Fonterra says it creates "a more level playing field", small dairy industry companies say it gives even more power to a near-monopoly - Parliament might have agreed on new legislation for New Zealand's $17 billion dairy industry, but that's where the consensus ends.
The Dairy Industry Restructuring Amendment Bill has passed into law and depending on whether you're a farmer-owner of Fonterra, or a supplier to the so-called "independents" like Miraka and Open Country Dairy, it has either modernised a 2001 law or set the local milk market back years.
Eleventh-hour lobbying to Agriculture Minister Damien O'Connor by the independents against the most significant change, removal of Fonterra's obligation to accept the milk of any farmer willing to cough up for shares, and to allow a farmer who leaves the big farmer-owned co-operative to re-enter, were to no avail, said Miraka chief executive Richard Wyeth.
"It was a fait accompli. It had bipartisan support so there was no shifting it."
Independents are concerned the move will deter farmers from leaving Fonterra to supply new or expanding independents, particularly those starting up in regions like Northland where Fonterra has no competition.
Open Country Dairy chairman Laurie Margrain said the removal of the open entry and open exit obligations imposed on Fonterra in 2001 were "anti-competitive" and "extremely disappointing". Nineteen years after being formed from a mega-industry merger under special legislation, Fonterra today still collects just under 80 per cent of the country's milk.
Outgoing Fonterra chairman John Monaghan told shareholders of New Zealand's biggest company the "modernised" legislation created "a more level playing field for our co-op and ultimately will keep more of the value created by Kiwi dairy farmers back here in New Zealand".
Fonterra has long lobbied against the regulated compulsion to take all milk offered to it and to sell regulated priced milk to competitors, obligations set in 2001 when at formation it had 96 per cent of the country's milk.
For Fonterra the downside argument was that by having to accept all milk offered to it, it was forced to continue being a commodity producer because of the seasonal volume of milk it had to process.
Monaghan's reference to "back here in New Zealand" is an echo of the exporter's refrain that some of the independents have an element of foreign ownership.
Northland storm: Fonterra's milk collection goes ahead
It ignores the fact that some large Fonterra shareholders, including its largest, Dairy Holdings, have foreign stakeholders - and that Fonterra, like many large New Zealand businesses, is indebted to foreign-owned lenders.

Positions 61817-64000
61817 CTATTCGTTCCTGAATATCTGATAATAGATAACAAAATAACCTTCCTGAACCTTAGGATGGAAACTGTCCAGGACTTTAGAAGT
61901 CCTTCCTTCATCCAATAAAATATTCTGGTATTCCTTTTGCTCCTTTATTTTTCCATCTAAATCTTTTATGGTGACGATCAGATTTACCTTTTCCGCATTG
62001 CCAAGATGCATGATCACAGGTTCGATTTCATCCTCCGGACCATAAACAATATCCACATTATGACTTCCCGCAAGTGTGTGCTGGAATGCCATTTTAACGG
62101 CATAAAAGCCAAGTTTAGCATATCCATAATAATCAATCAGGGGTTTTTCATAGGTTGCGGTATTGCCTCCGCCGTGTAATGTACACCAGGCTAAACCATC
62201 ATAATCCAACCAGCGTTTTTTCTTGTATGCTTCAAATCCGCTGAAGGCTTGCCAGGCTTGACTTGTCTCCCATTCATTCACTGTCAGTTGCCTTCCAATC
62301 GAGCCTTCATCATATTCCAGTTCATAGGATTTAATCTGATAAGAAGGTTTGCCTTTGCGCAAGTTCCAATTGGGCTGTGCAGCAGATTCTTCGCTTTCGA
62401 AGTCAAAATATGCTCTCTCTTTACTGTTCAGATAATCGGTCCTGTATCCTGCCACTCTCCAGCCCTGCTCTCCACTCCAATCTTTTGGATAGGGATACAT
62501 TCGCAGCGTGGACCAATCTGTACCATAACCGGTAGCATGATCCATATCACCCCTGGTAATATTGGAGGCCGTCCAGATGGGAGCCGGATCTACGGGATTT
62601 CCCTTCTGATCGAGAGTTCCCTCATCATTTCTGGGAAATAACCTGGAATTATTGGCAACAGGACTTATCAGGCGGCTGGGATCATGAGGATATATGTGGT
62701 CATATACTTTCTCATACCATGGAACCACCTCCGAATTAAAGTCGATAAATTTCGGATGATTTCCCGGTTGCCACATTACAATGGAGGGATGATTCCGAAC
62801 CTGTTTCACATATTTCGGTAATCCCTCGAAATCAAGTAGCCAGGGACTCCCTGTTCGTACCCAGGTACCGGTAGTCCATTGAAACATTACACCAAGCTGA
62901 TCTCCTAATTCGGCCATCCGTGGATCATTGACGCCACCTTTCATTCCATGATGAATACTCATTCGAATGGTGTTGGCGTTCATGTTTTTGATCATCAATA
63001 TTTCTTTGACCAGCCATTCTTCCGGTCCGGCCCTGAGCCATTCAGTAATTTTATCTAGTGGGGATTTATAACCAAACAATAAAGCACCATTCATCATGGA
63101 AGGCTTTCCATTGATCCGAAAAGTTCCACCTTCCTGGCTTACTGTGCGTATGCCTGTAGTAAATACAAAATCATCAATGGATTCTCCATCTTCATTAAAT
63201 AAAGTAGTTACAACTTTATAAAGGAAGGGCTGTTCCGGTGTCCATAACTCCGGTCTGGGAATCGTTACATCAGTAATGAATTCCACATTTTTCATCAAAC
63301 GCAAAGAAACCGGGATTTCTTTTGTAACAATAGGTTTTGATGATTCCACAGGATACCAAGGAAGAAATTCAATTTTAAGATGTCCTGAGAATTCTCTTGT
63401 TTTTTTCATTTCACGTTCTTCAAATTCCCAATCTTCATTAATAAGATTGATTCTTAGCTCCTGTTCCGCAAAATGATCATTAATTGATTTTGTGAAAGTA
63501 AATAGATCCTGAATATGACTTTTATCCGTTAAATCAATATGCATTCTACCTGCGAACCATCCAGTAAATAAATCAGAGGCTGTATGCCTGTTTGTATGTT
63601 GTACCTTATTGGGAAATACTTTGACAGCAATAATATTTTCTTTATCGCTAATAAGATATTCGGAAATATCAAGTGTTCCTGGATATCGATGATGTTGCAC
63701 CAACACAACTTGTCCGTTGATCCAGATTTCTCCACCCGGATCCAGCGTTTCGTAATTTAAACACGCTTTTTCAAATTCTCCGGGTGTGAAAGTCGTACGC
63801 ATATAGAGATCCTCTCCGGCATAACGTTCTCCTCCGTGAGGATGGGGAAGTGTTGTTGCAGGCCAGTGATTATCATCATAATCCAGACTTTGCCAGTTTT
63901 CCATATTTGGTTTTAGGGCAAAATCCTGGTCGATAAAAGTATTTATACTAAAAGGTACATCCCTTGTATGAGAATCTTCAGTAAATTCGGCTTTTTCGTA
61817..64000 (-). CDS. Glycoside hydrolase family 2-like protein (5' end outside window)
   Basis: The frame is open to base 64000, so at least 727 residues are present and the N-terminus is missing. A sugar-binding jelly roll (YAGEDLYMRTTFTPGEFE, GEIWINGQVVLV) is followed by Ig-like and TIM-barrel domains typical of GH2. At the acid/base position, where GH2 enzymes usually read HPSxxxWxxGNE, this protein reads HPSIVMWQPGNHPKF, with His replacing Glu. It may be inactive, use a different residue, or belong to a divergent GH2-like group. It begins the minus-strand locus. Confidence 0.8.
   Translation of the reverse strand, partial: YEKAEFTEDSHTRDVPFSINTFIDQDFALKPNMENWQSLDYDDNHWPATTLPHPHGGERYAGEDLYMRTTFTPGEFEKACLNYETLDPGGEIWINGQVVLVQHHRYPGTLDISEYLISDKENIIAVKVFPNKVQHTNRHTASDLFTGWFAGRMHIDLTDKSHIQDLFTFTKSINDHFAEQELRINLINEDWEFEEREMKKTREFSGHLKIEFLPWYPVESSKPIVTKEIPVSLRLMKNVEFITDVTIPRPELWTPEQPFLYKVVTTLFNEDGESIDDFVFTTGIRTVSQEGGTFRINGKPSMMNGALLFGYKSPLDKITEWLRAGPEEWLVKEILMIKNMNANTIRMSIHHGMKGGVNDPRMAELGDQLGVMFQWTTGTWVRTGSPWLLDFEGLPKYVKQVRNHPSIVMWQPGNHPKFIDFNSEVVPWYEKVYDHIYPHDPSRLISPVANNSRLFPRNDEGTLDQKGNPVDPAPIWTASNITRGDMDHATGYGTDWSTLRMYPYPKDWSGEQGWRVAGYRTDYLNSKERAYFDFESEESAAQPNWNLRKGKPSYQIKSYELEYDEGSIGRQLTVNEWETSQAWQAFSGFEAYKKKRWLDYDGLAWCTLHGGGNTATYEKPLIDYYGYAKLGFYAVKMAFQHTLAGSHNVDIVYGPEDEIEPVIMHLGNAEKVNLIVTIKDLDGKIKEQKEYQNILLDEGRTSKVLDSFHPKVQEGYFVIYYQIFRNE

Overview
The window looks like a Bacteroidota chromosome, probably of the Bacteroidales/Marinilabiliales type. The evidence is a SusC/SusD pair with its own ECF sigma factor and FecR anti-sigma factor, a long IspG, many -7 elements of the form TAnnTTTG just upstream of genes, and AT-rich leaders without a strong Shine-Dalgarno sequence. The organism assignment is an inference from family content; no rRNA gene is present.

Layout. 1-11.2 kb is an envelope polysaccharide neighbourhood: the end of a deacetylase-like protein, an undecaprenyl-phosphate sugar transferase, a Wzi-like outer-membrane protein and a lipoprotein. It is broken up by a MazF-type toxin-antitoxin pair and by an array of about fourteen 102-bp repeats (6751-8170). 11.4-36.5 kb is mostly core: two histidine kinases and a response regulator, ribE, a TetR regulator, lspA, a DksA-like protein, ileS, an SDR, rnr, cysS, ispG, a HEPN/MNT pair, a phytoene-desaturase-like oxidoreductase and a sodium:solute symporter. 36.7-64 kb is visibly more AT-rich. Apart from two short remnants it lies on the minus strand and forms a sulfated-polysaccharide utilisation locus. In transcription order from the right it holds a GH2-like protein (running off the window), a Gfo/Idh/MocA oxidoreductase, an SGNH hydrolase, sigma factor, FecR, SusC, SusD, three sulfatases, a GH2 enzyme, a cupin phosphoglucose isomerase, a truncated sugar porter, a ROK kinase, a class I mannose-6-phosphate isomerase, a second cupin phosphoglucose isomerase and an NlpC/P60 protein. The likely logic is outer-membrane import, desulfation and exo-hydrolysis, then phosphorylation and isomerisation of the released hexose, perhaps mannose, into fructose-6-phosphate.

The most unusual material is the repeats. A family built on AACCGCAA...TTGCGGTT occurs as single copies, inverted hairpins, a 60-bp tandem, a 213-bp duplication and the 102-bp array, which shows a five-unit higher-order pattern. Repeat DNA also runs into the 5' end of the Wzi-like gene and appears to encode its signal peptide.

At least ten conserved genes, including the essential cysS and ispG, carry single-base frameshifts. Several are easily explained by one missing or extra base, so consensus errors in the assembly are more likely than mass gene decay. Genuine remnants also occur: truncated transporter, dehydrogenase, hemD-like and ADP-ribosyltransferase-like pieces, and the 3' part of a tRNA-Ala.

The removal of open entry to Fonterra is effective from June 2023 and other changes start coming into force from June next year.
Miraka, Open Country and listed company Synlait met O'Connor earlier this week to put their concerns but Wyeth said it appeared the Government was set on "supporting Fonterra in a post-Covid world".
It seems however from Monaghan's statement that Fonterra has this week done a U-turn on one aspect of milk supply acceptance.
As the Herald reported on July 12, O'Connor had asked Fonterra "to consider amending its constitution to reward the loyalty of its farmers when it comes time to sell their farms, by honouring its existing commitment to collect milk from these properties".
Fonterra told the Herald then its answer was no.
It said changing its constitution would be a significant process, and unnecessary given Fonterra has recommitted to an agreement made with Federated Farmers in 2017.
That was: "Should the open entry provisions be removed from Dira (Dairy Industry Restructuring Act), Fonterra will continue to accept applications to supply from all farms that are, at the time of the application, supplying Fonterra on a share-backed basis, until the remainder of the pro-competition provisions in Dira fall away".
Monaghan's statement to farmers today said the company would propose that a commitment to accepting supply from a Fonterra farm that changed ownership should be included in the company's constitution. Farmers would be asked to support the proposal at this year's annual meeting.
Fonterra has yet to respond to the Herald's question as to why it had changed its mind.
The proviso for the acceptance was that supply to Fonterra had to be continuous and the new owner met normal terms and conditions of supply.
O'Connor in a statement on the passing of the amended legislation said he had agreed with the select committee's recommendation on removal of open entry to Fonterra.
"This Government is determined to ensure we move milk up the value chain. This change will enable Fonterra to invest in that higher-value end."
The new law provides for reviews of Dira every four to six years, limits Fonterra's discretion in regard to setting a key assumption in calculating the base milk price, provides for the Minister of Agriculture to nominate one member of Fonterra's milk price panel, and removes the obligation on Fonterra to supply regulated-price milk to independent processors with their own supply of 30 million litres or more in a single season.
It also updates the terms on which Fonterra supplies regulated-price milk to food company Goodman Fielder, Fonterra's only significant competitor at supermarket chillers.